Boris throws down gauntlet to Sturgeon with new masterplan to DERAIL independence bid

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The leaders of the devolved administrations will meet regularly to discuss how to work together to “deliver for people across the whole of the United Kingdom” as part of a new set-up aimed to secure the future of the Kingdom.

Leaders will discuss issues that affect people across Britain and Northern Ireland, particularly where they cut across reserved and devolved policy.

The council will be the highest level meeting of a new three-tier structure set out to help boost relations within the Union.

Ministers will also chair groups on more specific matters impacting the four nations.

Mr Johnson said of the new set-up: “When team UK pulls together in common cause, spirit and endeavour we will always be at our very best.

“We’ve shown time and time again the combined strength we have in facing off the shared challenges before us, while also seizing the opportunities ahead for the benefit of the whole United Kingdom.

“Today’s announcements build upon that strength as we all continue to work together to deliver for the British people.”

All four nations have formally agreed to the new three-tier structure.

It is hoped it will help suppress support for separatism in parts of the UK.

Scottish Secretary Alister Jack said: “Scotland has two governments, and people want to see them continue to work together to tackle covid and drive our recovery.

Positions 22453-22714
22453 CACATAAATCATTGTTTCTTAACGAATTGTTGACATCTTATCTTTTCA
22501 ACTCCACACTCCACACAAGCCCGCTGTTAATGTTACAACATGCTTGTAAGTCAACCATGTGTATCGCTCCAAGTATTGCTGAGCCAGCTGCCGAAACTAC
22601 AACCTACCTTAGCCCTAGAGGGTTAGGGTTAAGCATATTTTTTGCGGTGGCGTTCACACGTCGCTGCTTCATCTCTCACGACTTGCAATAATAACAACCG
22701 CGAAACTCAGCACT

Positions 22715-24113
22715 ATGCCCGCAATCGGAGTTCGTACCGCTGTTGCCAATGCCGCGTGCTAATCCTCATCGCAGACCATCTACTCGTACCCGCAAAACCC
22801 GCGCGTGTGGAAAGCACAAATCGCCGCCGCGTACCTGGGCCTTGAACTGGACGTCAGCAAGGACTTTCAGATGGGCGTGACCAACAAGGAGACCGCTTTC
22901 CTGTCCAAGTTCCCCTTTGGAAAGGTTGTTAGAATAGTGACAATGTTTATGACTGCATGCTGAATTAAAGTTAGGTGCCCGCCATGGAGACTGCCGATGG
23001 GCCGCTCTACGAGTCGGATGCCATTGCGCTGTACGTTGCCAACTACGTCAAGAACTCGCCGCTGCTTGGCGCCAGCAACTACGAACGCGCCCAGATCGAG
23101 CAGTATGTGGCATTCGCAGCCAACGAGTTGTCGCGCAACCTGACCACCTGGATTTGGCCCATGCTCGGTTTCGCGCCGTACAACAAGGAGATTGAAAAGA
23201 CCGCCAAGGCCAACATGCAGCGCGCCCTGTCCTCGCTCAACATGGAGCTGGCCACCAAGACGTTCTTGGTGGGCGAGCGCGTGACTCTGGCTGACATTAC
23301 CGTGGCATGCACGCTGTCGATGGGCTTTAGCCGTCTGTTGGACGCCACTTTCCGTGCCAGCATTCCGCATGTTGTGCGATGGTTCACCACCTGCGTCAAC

“Throughout the pandemic, the Scottish and UK governments have worked closely together, to keep people safe, protect public services, and support businesses and jobs in Scotland.

“This important agreement will build on that and help strengthen cooperation further – as we work together to deliver the priorities of people in Scotland on jobs, prosperity and economic recovery.

“It also reflects the increased powers of the Scottish Parliament since 2016 and the UK’s vote to leave the EU.”

Mr Johnson has held a series of meetings with the leaders of the devolved nations since May last year.

The first took place shortly after the Welsh and Scottish parliamentary elections when the SNP and Welsh Labour saw their mandates to govern increase.

Ms Sturgeon said the results gave her the mandate to hold a new referendum on Scottish independence before the end of 2023.

Mr Johnson has ruled out giving approval for a new vote in the immediate future saying “now is not the time”.

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